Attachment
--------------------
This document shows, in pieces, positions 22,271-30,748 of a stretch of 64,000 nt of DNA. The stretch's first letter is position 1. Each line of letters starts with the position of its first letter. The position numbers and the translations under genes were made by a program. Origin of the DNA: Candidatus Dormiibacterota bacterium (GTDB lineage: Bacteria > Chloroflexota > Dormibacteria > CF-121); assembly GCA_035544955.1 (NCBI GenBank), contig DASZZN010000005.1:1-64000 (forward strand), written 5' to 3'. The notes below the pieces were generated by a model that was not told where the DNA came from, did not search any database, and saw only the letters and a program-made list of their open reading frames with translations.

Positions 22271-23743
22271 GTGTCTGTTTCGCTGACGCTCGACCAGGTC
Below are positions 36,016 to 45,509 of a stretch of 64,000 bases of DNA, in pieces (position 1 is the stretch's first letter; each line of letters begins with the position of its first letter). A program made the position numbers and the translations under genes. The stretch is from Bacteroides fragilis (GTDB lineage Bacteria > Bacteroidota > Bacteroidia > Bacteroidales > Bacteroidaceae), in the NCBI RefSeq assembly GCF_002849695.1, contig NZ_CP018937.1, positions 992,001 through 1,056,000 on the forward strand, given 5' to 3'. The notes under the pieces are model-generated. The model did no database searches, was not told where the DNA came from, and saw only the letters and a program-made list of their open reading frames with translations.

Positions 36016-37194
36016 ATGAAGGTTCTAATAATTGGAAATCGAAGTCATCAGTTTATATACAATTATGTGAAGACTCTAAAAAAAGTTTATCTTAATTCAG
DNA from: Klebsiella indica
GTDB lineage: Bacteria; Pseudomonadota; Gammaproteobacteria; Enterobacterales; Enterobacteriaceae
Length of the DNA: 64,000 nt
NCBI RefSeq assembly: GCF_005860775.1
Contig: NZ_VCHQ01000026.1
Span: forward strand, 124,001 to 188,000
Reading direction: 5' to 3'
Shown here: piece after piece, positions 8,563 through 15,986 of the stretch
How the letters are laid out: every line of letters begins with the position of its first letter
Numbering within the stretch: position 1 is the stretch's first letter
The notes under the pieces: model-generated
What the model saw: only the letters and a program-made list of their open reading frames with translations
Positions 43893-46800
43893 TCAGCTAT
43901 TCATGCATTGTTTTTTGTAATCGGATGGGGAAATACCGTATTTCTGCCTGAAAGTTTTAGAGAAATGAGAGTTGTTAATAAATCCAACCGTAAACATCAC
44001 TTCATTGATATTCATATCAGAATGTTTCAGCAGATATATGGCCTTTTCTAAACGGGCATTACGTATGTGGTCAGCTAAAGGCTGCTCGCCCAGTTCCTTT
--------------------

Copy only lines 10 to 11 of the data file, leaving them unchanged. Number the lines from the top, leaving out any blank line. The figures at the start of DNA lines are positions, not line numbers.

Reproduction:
NCBI RefSeq assembly: GCF_005860775.1
Contig: NZ_VCHQ01000026.1